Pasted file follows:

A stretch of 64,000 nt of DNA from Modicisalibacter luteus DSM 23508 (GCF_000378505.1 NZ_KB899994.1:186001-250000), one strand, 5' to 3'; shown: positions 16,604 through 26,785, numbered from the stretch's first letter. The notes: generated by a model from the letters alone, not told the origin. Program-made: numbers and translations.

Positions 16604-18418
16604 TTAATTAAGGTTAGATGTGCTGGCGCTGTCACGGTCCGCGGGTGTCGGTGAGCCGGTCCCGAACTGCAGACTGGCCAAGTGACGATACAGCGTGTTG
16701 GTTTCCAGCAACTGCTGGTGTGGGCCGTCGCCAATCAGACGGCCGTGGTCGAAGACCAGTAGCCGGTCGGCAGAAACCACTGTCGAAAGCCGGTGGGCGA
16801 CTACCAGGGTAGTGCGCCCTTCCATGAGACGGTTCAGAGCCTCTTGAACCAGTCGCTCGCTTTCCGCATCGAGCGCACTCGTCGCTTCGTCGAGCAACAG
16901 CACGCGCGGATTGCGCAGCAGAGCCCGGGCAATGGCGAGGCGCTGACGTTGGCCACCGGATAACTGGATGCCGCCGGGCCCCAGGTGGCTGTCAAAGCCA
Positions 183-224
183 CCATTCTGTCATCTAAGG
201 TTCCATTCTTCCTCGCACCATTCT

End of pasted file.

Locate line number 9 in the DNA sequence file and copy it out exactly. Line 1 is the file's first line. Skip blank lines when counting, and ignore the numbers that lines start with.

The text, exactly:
201 TTCCATTCTTCCTCGCACCATTCT